This film about a God fearing ex-cop turned gay conman is full of surprises and lots of laughs with Jim Carrey giving one of his best performances.
I just love it when you see a film you have absolutely no clue about and it turns out to be the funniest and most entertaining film so far this year. I Love You Phillip Morris is apparently based on a true story (or so we are told in the opening credits ) about a rather ingenious, and slightly crazy, conman who downright refuses to go straight, no really, straight is definitely not in this guy’s vocabulary. However, planning jail breaks and chasing the love of his life, his cell-mate, are.
The film begins with Steven Russell (Jim Carrey ) on a hospital death-bed comtemplating the ups and downs in his life. We are brought back to the beginning, to a time when Russell was seemingly happily married to Debbie (Leslie Mann ) and was a member of the local police force. The cracks begin to show when he tracks down his biological mother but is cruelly rejected and then miraculously survives a car crash. Immediately following his near death experience Russell comes out of the closet and begins his new life as a gay man, however, after realising how expensive it is to fund his lavish lifestyle and please his hot boyfriend Russell undertakes various cons which leads to a prison term.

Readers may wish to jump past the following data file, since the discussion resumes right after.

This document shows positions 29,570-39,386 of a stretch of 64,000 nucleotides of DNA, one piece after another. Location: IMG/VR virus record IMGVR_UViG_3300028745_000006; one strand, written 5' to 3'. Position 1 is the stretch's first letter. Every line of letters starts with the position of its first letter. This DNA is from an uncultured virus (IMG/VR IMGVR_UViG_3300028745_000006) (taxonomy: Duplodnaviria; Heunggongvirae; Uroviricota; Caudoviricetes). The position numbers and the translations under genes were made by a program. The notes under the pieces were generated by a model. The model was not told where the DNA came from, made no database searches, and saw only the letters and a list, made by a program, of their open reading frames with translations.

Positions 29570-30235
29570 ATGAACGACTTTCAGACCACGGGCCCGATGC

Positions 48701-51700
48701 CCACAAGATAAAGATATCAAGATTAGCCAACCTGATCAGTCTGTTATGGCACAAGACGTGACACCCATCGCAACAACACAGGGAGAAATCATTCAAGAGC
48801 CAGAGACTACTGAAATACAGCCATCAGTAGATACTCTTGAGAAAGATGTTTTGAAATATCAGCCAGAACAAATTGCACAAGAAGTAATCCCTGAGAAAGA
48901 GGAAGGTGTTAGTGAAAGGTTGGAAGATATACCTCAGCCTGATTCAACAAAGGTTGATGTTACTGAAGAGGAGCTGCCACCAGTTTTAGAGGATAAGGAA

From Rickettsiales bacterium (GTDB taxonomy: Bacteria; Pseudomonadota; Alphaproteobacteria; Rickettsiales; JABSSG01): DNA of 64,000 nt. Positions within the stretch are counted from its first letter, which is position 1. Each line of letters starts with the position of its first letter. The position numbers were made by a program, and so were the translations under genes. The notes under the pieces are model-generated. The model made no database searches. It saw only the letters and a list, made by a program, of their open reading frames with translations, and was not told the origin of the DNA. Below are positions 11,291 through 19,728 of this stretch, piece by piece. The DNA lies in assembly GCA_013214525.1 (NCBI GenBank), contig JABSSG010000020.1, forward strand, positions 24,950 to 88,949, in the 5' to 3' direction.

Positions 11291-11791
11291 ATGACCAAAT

Russell soon finds his feet establishing all kinds of connections which come in handy when he meets and falls for fellow inmate Phillip Morris (Ewan McGregor ) who is a soft-spoken, timid, look-after-me type of guy. Their relationship blossoms and Russell will stop at nothing to ensure that they stay together, attempting and often succeeding in one impossible con after the other.
Carey is absolutely amazing in this role and is so convincing that you completely forget that he is straight. His background in physical comedy, although subdued, also lends a helping hand in creating some dark but hilarious scenes. McGregor on the other hand was less convincing but you have still got to give him credit for giving this role a go. In fact, it is exactly the directors’ (Glenn Ficarra and John Requa ) risk taking and not giving a damn about boundaries attitude that makes this film so brilliant.